Mr. Burke testified that on the evening of January 31st, between 5 and 5:30, Rookes cashed two checks for Alvin Danner, a section foreman on the Soo line; that they were both Soo Railway Company checks, payable to the order of Mr. Danner, one for the sum of $49.16, and the other for $5.76; that when Rookes cashed the checks he put them with a roll money in his pocket; that he had a large roll of money on his person; that Rookes, during the afternoon, had cashed two other checks, one for Earl McCumber, the other for a man named Sharples. The two checks which Rookes cashed for Danner were both dated December 31, 1940. They were both indorsed, "Alvin Danner" and "F. B. LeFevre." "F. B." are defendant's initials. The checks were not indorsed by Joe Rookes. They were both cashed by LeFevre on February 1st at the First Fond du Lac National Bank.

In explanation of his possession of and cashing said checks, defendant testified that in the forenoon of February 1st as he was walking toward the Ahern clothing store to buy a pair of work gloves, which store is right next to the First Fond du Lac National Bank, a party known to him by the name of "Al," who was in an automobile and appeared to be crippled, called to defendant and asked him if he would take the checks into the bank and bring him the cash; that he took the checks, went into the bank, indorsed them, returned to the automobile, and gave "Al" the proceeds of the two checks; that the bank clerk who waited on him had known him for a number of years.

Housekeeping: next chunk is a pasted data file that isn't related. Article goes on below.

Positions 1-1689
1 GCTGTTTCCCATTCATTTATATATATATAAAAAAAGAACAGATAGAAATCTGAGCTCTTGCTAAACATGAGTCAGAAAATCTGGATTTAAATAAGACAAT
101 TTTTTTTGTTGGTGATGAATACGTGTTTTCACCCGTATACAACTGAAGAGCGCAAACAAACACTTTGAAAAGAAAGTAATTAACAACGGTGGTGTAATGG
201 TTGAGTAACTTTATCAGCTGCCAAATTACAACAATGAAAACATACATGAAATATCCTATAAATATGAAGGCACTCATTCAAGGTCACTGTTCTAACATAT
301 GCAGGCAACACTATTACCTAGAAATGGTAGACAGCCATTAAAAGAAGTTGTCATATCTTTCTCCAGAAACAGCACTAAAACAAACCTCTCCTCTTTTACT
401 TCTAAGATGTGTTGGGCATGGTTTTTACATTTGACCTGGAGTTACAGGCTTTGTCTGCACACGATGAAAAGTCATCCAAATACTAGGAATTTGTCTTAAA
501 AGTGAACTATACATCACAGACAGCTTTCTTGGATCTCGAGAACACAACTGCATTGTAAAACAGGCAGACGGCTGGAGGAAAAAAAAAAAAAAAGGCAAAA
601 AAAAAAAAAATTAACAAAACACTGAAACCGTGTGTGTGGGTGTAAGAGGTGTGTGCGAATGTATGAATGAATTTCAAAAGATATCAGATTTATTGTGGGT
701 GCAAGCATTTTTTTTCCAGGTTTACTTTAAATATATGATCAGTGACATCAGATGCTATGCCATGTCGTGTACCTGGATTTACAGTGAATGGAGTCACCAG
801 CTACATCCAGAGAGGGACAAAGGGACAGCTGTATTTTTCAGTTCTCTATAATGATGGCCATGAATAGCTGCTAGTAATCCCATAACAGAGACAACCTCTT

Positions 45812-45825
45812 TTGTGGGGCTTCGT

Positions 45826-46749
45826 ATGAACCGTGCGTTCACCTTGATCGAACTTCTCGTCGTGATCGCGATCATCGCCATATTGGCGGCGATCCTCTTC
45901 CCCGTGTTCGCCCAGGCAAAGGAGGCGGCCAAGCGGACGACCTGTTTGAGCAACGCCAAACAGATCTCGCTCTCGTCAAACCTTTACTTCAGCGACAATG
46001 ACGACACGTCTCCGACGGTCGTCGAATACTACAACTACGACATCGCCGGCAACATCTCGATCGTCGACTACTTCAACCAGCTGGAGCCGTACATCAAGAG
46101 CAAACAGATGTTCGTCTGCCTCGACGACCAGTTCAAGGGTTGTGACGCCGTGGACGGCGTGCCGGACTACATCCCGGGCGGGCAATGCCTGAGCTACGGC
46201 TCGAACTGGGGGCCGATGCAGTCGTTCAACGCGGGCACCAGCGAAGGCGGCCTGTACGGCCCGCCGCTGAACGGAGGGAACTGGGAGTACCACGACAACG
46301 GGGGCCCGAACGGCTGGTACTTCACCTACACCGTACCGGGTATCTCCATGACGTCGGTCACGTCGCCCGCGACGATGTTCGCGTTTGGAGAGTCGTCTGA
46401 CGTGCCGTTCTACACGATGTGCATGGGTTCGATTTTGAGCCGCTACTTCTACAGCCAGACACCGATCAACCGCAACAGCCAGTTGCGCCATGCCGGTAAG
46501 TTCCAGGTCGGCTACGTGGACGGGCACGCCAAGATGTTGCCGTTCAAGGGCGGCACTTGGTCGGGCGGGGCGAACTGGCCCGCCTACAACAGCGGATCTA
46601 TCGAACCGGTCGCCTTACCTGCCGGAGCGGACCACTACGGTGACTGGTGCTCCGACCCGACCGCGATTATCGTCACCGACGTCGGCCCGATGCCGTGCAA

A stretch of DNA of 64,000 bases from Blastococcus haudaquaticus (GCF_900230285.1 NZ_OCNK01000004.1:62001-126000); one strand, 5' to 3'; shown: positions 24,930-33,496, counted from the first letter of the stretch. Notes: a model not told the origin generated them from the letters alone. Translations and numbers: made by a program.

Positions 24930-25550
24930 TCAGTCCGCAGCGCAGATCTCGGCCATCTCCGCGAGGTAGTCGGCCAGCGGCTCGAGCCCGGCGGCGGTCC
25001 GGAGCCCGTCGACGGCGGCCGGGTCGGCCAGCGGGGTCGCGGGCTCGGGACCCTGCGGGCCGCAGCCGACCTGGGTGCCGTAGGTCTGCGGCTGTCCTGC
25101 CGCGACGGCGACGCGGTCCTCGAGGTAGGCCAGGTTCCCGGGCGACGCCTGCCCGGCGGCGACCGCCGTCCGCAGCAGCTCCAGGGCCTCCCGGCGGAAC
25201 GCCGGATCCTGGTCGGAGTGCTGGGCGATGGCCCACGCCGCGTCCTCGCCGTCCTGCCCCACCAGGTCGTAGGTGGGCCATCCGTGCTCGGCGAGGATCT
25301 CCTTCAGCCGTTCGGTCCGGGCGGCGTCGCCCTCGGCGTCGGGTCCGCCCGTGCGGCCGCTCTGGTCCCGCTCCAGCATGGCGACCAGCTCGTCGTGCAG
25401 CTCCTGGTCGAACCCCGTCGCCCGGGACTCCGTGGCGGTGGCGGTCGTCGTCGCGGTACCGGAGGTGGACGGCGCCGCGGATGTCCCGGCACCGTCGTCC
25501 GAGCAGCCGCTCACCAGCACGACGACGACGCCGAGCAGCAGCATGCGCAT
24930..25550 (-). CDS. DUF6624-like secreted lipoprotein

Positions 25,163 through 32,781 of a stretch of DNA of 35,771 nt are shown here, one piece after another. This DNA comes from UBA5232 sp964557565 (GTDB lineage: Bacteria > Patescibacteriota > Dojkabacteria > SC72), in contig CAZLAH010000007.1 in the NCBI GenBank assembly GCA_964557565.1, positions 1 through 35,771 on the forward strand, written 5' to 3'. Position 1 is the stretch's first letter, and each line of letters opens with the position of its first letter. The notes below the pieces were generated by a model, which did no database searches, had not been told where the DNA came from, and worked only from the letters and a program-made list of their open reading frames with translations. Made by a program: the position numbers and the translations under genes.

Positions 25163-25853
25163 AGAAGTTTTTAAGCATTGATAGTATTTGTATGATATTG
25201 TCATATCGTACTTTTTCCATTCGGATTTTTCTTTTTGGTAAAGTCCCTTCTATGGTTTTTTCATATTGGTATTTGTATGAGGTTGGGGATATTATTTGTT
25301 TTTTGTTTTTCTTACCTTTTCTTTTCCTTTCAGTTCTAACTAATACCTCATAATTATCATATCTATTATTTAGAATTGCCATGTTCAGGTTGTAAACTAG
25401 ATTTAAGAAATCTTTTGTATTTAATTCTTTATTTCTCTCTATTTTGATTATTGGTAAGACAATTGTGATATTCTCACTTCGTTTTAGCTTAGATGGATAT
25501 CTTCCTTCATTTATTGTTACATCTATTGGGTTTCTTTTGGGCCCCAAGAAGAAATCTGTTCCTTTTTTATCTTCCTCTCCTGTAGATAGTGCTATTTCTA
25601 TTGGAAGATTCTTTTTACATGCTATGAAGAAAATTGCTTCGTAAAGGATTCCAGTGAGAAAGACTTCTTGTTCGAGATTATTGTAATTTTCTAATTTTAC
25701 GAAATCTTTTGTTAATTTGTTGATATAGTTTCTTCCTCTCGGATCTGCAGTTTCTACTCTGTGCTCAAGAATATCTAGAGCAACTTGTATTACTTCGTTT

Alvin Danner, to whom the checks were made payable, testified that he cashed them at Rookes' restaurant at about 5:30 the evening of January 31st; that Rookes took a large roll of money out of his pocket, gave him the cash, then wrapped the checks around the roll of money, put a rubber band around it, and put it back in his pocket.